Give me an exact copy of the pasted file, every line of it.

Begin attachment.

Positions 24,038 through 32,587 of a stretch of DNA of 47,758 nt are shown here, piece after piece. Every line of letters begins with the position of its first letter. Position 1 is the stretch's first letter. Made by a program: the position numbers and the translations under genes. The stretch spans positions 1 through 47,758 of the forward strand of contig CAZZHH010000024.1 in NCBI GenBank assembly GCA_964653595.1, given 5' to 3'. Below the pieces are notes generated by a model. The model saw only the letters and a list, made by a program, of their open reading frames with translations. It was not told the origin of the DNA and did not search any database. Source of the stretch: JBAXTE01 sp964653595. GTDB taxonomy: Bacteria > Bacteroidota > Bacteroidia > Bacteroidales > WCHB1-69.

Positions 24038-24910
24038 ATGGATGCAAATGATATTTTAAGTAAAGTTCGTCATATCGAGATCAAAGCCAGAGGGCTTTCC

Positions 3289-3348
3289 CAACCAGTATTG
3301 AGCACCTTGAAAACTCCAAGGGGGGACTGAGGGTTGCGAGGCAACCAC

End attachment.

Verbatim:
Positions 24,038 through 32,587 of a stretch of DNA of 47,758 nt are shown here, piece after piece. Every line of letters begins with the position of its first letter. Position 1 is the stretch's first letter. Made by a program: the position numbers and the translations under genes. The stretch spans positions 1 through 47,758 of the forward strand of contig CAZZHH010000024.1 in NCBI GenBank assembly GCA_964653595.1, given 5' to 3'. Below the pieces are notes generated by a model. The model saw only the letters and a list, made by a program, of their open reading frames with translations. It was not told the origin of the DNA and did not search any database. Source of the stretch: JBAXTE01 sp964653595. GTDB taxonomy: Bacteria > Bacteroidota > Bacteroidia > Bacteroidales > WCHB1-69.

Positions 24038-24910
24038 ATGGATGCAAATGATATTTTAAGTAAAGTTCGTCATATCGAGATCAAAGCCAGAGGGCTTTCC

Positions 3289-3348
3289 CAACCAGTATTG
3301 AGCACCTTGAAAACTCCAAGGGGGGACTGAGGGTTGCGAGGCAACCAC